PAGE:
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Merry Christmas: The Yuletide for coming together

Merry Christmas: The Yuletide for coming together
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Christmas is the annual commemoration to mark the birth of Jesus Christ. A widely observed cultural holiday, celebrated on 25 December by billions of people around the world across the globe. The celebratory customs associated in various countries with Christmas have a mix of pre-Christian, Christian, and secular themes and origins. Popular modern customs of the holiday include gift giving, Christmas music and carol singing, an exchange of Christmas cards, church celebrations, a special meal, and the display of various Christmas decorations, including Christmas trees, Christmas lights, etc.

In addition, several closely related and often interchangeable figures, known as Santa Claus are associated with bringing gifts to children during the Christmas season and have their own body of traditions and lore. Because gift-giving and many other aspects of the Christmas festival involve heightened economic activity among both Christians and non-Christians, the holiday has become a significant event and a key sales period for retailers and businesses. The economic impact of Christmas is a factor that has grown steadily over the past few centuries in many regions of the world. ‘Christmas’ is a compound word originating in the term ‘Christ’s Mass’. It is derived from the Middle English Cristemasse. The chronography of 354 AD contains early evidence of the celebration on 25 December of a Christian liturgical feast of the birth of Jesus. This was in Rome, while in Eastern Christianity the birth of Jesus was already celebrated in connection with the Epiphany on 6 January.

Many popular customs associated with Christmas developed independently of the commemoration of Jesus’ birth, with certain elements having origins in pre-Christian festivals that were celebrated around the winter solstice by pagan populations who were later converted to Christianity. These elements, including the Yule log from Yule and gift giving from Saturnalia, became syncretised into Christmas over the centuries. The prevailing atmosphere of Christmas has also continually evolved since the holiday’s inception, ranging from a sometimes raucous, drunken, carnival-like state in the middle ages, to a tamer family-oriented and children-centered theme introduced in a 19th-century reformation. Additionally, the celebration of Christmas was banned on more than one occasion within certain Protestant groups, such as the Puritans, due to concerns that it was too pagan or unbiblical.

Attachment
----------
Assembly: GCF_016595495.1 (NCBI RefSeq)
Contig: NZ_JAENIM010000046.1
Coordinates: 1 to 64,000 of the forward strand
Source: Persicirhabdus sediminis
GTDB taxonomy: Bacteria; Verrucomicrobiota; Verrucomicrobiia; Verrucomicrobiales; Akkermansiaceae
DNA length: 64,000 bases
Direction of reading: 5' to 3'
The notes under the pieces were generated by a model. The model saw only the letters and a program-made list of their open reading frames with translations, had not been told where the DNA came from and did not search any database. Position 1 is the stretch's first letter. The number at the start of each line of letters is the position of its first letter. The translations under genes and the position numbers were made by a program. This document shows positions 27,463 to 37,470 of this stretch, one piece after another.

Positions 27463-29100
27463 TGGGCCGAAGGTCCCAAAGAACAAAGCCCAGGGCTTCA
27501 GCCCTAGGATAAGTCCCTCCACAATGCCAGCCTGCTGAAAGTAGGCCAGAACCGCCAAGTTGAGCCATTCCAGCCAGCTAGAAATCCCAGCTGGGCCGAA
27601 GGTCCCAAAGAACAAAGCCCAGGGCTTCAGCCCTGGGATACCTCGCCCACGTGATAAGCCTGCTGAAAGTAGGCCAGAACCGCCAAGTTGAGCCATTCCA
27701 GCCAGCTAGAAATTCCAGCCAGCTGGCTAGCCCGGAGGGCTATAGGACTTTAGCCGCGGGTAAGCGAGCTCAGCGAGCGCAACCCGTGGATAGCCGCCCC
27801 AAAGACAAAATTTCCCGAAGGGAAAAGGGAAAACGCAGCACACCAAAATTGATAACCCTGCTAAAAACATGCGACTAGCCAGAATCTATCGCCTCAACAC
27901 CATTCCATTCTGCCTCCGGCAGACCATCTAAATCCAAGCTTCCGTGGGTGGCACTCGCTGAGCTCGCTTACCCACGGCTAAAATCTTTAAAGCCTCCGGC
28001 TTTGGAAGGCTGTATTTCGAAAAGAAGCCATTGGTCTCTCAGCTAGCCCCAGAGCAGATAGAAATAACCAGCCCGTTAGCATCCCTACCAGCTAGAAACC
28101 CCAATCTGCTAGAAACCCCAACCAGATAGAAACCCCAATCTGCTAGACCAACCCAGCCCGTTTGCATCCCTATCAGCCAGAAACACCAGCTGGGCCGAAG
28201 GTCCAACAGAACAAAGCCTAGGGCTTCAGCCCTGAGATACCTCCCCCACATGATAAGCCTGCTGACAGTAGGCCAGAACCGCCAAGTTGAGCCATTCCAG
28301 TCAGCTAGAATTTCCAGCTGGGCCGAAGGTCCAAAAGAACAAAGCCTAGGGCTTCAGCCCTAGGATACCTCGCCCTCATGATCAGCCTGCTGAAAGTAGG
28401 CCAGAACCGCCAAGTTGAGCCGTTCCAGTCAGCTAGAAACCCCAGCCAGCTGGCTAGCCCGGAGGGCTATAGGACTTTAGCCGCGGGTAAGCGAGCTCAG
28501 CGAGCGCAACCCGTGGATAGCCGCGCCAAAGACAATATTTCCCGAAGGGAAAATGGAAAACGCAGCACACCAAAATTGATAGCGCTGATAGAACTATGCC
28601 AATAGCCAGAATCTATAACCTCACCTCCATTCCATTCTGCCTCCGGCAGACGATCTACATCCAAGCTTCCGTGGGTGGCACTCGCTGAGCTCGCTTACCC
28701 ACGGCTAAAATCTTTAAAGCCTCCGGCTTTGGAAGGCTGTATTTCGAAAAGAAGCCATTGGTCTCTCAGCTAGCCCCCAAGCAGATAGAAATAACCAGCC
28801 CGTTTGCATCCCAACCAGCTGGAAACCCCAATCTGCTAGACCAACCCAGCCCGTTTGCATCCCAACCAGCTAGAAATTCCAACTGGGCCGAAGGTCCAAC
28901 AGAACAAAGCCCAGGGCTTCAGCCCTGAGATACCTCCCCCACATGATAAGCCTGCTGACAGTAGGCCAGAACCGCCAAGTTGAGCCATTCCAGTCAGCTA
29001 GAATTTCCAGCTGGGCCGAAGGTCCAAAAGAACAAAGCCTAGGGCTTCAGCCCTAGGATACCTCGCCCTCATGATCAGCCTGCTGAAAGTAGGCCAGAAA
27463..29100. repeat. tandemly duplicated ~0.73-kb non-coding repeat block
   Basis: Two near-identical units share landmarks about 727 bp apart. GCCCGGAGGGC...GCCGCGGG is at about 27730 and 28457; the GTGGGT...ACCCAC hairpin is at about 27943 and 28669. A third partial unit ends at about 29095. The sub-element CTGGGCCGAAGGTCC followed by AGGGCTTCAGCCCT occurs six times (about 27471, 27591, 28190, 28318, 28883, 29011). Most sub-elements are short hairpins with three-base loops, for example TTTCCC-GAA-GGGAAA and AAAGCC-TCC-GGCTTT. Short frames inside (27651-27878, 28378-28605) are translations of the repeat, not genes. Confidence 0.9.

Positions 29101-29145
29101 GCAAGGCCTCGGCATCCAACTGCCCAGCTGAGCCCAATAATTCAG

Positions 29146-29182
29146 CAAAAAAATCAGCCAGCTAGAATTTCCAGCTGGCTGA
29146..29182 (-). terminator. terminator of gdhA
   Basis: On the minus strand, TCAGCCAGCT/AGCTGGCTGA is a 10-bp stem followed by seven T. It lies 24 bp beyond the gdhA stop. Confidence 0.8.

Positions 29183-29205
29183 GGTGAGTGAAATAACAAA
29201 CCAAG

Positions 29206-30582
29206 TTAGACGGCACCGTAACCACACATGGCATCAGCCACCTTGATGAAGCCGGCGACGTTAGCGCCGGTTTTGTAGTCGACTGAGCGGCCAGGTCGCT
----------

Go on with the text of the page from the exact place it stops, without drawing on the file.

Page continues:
Christmas was promoted in the Christian east as part of the revival of Catholicism following the death of the pro-Arian emperor Valens at the Battle of Adrianople in 378. The feast was introduced to Constantinople in 379, and to Antioch in about 380. The feast disappeared after Gregory of Nazianzus resigned as bishop in 381, although it was reintroduced by John Chrysostom in about 400.

The prominence of Christmas Day increased gradually after Charlemagne was crowned Emperor on Christmas Day in 800. King Edmund the Martyr was anointed on Christmas in 855 and King William I of England was crowned on Christmas Day 1066.

Christians celebrate the birth of Jesus to the Virgin Mary as a fulfillment of the Old Testament’s Messianic prophecy. The Bible contains two accounts which describe the events surrounding Jesus’ birth. According to popular tradition, the birth took place in a stable, surrounded by farm animals. A manger (that is, a feeding trough) is mentioned in Luke 2:7, where it states Mary ‘wrapped him in swaddling clothes and laid him in a manger, because there was no room for them in the inn’ (KJV); and ‘She wrapped him in cloths and placed him in a manger, because there was no guest room available for them” (NIV). Shepherds from the fields surrounding Bethlehem were told of the birth by an angel, and were the first to see the child. Popular tradition also holds that three kings or wise men (named Melchior, Caspar, and Balthazar) visited the infant Jesus in the manger, though this does not strictly follow the biblical account.

The Gospel of Matthew instead describes a visit by an unspecified number of magi, or astrologers, sometime after Jesus was born while the family was living in a house (Matthew 2:11), who brought gifts of gold, frankincense, and myrrh to the young child Jesus. The visitors were said to be following a mysterious star, commonly known as the Star of Bethlehem, believing it to announce the birth of a king of the Jews. The commemoration of this visit, the Feast of Epiphany celebrated on 6 January, is the formal end of the Christmas season in some churches.

Christians celebrate Christmas in various ways. In addition to this day being one of the most important and popular for the attendance of church services, there are other devotions and popular traditions. In some Christian denominations, children re-enact the events of the Nativity with animals to portray the event with more realism or sing carols that reference the event. A long artistic tradition has grown of producing painted depictions of the nativity in art. Nativity scenes are traditionally set in a stable with livestock and include Mary, Joseph, the infant Jesus in the manger, the three wise men, the shepherds and their sheep, the angels, and the Star of Bethlehem.
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